Is Goodyear Tire and Rubber Destined for Greatness?

Investors love stocks that consistently beat the Street without getting ahead of their fundamentals and risking a meltdown. The best stocks offer sustainable market-beating gains, with robust and improving financial metrics that support strong price growth. Does Goodyear Tire and Rubber (NASDAQ: GT  ) fit the bill? Let's take a look at what its recent results tell us about its potential for future gains.

What we're looking for
The graphs you're about to see tell Goodyear's story, and we'll be grading the quality of that story in several ways:

  • Growth: Are profits, margins, and free cash flow all increasing?
  • Valuation: Is share price growing in line with earnings per share?
  • Opportunities: Is return on equity increasing while debt to equity declines?
  • Dividends: Are dividends consistently growing in a sustainable way?

What the numbers tell you
Now, let's take a look at Goodyear's key statistics:

GT Total Return Price Chart

GT Total Return Price data by YCharts

Passing Criteria

3-Year* Change

Grade

Revenue growth > 30%

13.8%

Fail

Improving profit margin

89.4%

Pass

Free cash flow growth > Net income growth

(114%) vs. 115.6%

Fail

Improving EPS

76.1%

Pass

Stock growth (+ 15%) < EPS growth

85.1% vs. 76.1%

Pass

Source: YCharts. * Period begins at end of Q2 2010.

GT Return on Equity Chart

GT Return on Equity data by YCharts

Passing Criteria

3-Year* Change

Grade

Improving return on equity

629.2%

Pass

Declining debt to equity

(61.2%)

Pass

Source: YCharts. * Period begins at end of Q2 2010.

How we got here and where we're going
Goodyear got off to a solid start, but it tripped on both revenue and cash flow analyses. Over the past three years, Goodyear's free cash flow has fallen substantially, even as the company has done an excellent job improving its profitability. That's isn't enough to write this stock off, as Goodyear still earned five out of seven passing grades, and it could achieve a perfect score with enough improvement on its free cash flow growth rate. Let's dig a little deeper to see what Goodyear is doing to boost its revenue and free cash flow over the next few quarters.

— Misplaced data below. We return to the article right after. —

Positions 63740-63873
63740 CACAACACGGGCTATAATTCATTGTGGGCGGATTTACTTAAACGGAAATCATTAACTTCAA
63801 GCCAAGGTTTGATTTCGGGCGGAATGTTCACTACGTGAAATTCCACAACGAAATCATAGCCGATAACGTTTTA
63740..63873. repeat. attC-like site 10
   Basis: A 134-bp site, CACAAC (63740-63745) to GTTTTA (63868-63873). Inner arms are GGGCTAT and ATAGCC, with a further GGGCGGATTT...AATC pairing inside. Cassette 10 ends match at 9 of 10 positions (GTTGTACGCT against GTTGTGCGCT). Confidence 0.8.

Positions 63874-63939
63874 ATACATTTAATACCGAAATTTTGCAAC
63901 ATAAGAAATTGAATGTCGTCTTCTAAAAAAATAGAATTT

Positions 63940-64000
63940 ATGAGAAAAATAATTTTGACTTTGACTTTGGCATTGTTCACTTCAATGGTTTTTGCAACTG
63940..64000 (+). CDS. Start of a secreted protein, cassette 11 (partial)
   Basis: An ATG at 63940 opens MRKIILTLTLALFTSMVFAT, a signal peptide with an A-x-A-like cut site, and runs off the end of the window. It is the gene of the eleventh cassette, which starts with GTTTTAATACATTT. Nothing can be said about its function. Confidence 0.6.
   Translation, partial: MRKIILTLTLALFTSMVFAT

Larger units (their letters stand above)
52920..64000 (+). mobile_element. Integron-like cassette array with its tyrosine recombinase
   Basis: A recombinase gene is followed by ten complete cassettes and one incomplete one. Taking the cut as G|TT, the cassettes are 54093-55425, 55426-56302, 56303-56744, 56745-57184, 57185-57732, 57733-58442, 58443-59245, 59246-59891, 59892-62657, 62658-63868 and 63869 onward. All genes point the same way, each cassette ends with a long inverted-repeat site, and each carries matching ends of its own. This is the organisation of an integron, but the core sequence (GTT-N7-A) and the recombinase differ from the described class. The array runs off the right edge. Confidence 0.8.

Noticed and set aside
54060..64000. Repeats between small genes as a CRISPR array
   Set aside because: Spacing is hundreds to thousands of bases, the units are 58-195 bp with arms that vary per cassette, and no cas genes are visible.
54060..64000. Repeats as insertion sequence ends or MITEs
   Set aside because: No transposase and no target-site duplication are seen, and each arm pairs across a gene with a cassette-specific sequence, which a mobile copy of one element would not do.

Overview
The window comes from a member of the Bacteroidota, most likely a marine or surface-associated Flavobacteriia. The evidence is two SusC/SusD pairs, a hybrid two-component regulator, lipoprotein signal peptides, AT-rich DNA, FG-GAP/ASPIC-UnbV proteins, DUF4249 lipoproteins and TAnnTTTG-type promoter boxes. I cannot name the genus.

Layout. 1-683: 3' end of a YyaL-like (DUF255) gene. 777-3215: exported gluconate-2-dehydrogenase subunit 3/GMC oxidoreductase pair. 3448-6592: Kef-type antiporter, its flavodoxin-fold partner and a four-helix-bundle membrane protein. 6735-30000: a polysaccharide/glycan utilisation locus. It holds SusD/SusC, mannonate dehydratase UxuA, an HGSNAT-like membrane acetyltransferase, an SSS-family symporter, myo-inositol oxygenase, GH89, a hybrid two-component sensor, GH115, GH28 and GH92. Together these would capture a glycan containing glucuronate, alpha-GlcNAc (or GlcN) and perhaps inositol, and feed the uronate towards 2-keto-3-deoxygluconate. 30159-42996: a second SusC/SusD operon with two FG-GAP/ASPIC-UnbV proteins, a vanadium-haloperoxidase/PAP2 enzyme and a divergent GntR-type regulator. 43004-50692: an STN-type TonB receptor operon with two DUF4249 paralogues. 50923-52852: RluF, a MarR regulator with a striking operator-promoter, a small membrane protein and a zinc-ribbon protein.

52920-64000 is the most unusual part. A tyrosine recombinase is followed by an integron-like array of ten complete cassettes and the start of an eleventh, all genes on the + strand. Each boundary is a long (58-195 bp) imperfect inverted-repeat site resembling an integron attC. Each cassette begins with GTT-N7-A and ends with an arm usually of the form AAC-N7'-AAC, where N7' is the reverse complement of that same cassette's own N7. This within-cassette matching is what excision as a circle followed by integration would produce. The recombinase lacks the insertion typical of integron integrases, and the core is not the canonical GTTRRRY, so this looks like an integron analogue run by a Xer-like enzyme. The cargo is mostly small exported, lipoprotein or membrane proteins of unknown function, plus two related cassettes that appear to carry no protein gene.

In its latest quarter, Goodyear's European profit spiked, but growth was strong across all of the company's geographic regions. Goodyear is looking to push up its international sales by tapping into Asian markets, which are expected to contribute 65% of global automobile sales by 2020. Increased demand for tires in the two-billion-plus-strong Indian and Chinese markets, combined with reduced rubber prices, should help Goodyear reap higher profits in the future.

On the other hand, my Foolish colleague Rich Duprey points out that Goodyear has a long history of controversies. In 2006, the United Steelworkers Union called a strike that cost Goodyear $367 million in just three months. Both parties have now agreed to a master contract, which will benefit about 8,000 employees serving across six manufacturing facilities in the United States. More recently, workers in a French tire factory have filed a suit against Goodyear for closing its facility due to non-profitability. It's unlikely that Goodyear will return to France now, but labor issues could pose more problems in the future -- at least until tires can be made entirely by robots.

Putting the pieces together
Today, Goodyear has many of the qualities that make up a great stock, but no stock is truly perfect. Digging deeper can help you uncover the answers you need to make a great buy -- or to stay away from a stock that's going nowhere.

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